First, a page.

Small Philly Publishers Lose Street Space

Is the following article real?!?!?!

The Associated Press
Saturday, September 13, 2003; 8:51 AM

PHILADELPHIA – In Philadelphia, the latest turf battle involves street
corners – and who gets to distribute newspapers there.

Under a three-year-old law the city plans to start enforcing Monday, papers
that don’t publish at least once a week will have to move their boxes to a
mid-block location.

“That’s a far inferior location for any paper. The foot traffic is a lot
lower. People aren’t really stopping and pausing,” said Mattathias Schwartz,
24, who last year started The Philadelphia Independent, a quirky, monthly
broadsheet whose design conveys an 18th-century feel.

Some people question the timing of the crackdown.

Democratic Mayor John F. Street, whose administration ordered the news box
crackdown, remains in a tough re-election fight with less than eight weeks
to go in the race.

“When anything happens this close to election time, and when the main
victims are going to be the smaller, infrequent publishers, the
independents, one gets kind of suspicious as to why,” said Councilman David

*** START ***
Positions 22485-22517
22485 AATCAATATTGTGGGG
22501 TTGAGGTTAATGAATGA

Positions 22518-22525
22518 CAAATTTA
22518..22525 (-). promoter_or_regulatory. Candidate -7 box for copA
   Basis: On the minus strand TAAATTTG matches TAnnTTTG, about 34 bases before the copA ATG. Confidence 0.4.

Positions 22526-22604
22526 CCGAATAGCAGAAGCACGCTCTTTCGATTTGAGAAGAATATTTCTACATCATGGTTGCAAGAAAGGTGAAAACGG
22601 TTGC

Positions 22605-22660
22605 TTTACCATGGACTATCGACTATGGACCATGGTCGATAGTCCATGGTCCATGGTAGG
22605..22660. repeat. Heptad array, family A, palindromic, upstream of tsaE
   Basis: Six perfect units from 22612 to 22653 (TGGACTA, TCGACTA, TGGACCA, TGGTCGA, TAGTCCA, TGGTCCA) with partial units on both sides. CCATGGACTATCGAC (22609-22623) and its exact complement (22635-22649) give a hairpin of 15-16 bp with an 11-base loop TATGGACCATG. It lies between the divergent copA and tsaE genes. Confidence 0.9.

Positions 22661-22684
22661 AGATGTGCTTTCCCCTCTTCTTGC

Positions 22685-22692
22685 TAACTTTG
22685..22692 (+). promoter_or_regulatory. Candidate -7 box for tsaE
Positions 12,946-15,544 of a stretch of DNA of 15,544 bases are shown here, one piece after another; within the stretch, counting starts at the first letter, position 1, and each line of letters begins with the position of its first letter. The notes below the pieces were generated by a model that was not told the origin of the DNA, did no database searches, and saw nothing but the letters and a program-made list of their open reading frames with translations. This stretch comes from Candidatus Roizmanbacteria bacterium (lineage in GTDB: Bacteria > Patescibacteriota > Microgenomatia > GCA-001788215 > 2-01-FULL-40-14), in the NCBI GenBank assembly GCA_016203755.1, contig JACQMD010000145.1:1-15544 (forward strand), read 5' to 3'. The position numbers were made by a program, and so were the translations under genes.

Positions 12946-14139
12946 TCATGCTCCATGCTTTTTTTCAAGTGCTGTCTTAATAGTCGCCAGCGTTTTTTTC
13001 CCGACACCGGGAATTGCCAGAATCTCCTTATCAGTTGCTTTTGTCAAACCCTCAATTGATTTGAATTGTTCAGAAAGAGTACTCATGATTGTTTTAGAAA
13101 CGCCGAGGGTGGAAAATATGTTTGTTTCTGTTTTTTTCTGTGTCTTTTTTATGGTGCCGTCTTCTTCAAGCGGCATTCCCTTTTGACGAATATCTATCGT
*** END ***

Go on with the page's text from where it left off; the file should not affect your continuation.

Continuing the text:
“Under the bill, the big press owns the street corners,” Cohen said.

City Council passed the ordinance, which also sets fees for the boxes, in
1999, following prompting from a group that advocates beautifying the city.

But the new rules have gone largely unnoticed, allowing for the usual array
of free newspapers, foreign language papers and apartment guides to appear
on Philadelphia’s street corners.

According to a city spokeswoman, Managing Director Phil Goldsmith detected a
problem after a recent move to Rittenhouse Square, a high-rent neighborhood

“The managing director has decided that there’s a need to improve the way
our city looks by removing a lot of things that are … blighting the city
and are also creating public safety hazards,” spokeswoman Luz Cardenas said

Some boxes have been chained to fire hydrants or block handicap access, she

“There is no intention to violate anybody’s First Amendment rights or cut
out the smaller papers,” Cardenas said.

Bruce Schimmel, who started the free weekly Philadelphia City Paper in 1981,
said the paper wouldn’t have gotten off the ground under the current rules.

The paper started as a monthly before becoming a biweekly and then, in 1985,
a weekly. Schimmel sold the paper – which today has a circulation of over
100,000 – in the mid-1990s.

“To me, that’s what makes the life of the city, the ideas you can get on the
street all the time,” Schimmel said. “(It’s) the only public green we have
left … and they want to license it. That’s wrong.”

Schwartz, a Portland, Ore., native believes the law exemplifies the problems
inherent in media consolidation.

“We want to make sure that Philly remains a place – it has been for hundreds
of years – where anyone can find their voice and present it to the public in
the tradition of (Thomas) Paine and (Benjamin) Franklin,” he said.

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